Two-thirds of UK companies believe the motivation and enthusiasm of employees have suffered as a result of remote working during the Covid-19 crisis, according to a new survey.
A survey of more than 1,500 firms occupying offices found office working outranked home working for creativity and innovation, as well as productivity and motivation.
Roughly 64 per cent of respondents said employee morale had suffered due to remote working, compared to just 23 per cent who said workers were more productive or had higher motivation at home.
However, the majority of firms stated that a hybrid model was the best option for their staff.
Just under 70 per cent of companies said they were planning to reduce workspace costs by allowing employees to work more flexibly.
But the survey, which was carried out by FTI Consulting on behalf of law firm CMS, found most UK firms will remain committed to their physical office space despite shifts in behaviour.
Only 27 per cent of occupiers said they would downsize as a result of the pandemic, with 40 per cent planning no change. Roughly a quarter said they would split their space into multiple locations.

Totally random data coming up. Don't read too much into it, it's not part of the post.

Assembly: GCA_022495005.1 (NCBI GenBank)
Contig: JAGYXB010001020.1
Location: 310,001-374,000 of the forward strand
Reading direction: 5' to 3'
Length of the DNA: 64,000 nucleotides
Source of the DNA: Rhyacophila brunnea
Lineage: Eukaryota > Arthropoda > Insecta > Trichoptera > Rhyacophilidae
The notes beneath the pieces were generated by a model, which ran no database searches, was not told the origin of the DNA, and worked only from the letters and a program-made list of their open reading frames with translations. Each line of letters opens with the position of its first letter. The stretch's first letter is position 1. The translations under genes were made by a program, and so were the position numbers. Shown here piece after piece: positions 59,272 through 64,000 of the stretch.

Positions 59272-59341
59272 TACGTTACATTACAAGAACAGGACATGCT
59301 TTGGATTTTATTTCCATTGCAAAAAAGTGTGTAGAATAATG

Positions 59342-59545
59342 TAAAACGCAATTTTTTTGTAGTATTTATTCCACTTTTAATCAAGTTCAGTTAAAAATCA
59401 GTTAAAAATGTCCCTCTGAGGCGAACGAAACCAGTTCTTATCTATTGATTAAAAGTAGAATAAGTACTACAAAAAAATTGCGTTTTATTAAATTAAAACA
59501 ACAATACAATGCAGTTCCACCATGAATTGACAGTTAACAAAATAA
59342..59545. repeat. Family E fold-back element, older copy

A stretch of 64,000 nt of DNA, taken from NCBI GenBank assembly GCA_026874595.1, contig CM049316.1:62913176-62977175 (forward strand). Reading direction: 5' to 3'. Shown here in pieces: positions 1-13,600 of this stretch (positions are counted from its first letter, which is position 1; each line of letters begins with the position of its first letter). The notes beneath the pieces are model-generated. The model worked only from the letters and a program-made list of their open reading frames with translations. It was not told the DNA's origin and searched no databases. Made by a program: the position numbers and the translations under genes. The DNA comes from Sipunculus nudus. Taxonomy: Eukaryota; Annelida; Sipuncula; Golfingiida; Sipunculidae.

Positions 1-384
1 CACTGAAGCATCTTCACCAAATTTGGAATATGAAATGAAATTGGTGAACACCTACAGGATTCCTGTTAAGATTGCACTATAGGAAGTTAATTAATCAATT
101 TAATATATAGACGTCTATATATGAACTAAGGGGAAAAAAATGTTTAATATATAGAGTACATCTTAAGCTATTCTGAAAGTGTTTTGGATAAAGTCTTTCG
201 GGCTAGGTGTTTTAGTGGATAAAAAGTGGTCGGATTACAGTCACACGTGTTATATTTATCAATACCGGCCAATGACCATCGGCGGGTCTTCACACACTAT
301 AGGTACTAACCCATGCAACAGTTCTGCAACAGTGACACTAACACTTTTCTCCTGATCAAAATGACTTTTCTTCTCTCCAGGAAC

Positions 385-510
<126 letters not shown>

Just over 60 per cent said they planned to refurbish their offices when employees return to the workplace, suggesting offices will continue to thrive in the aftermath of the crisis, albeit in a different configuration.
“While companies have proven that with the help of technology it is possible to maintain business operations over a period of time, almost two thirds of occupiers say that motivation and enthusiasm of employees is suffering through remote working and the lack of human interaction,” said Ciaran Carvalho, partner and head of real estate at CMS.
“In most industries, the need to interact and collaborate with colleagues, clients and customers outweighs the benefits to be gained from remote working exclusively, such as eliminating the commute for the individual, or workspace costs for the company.”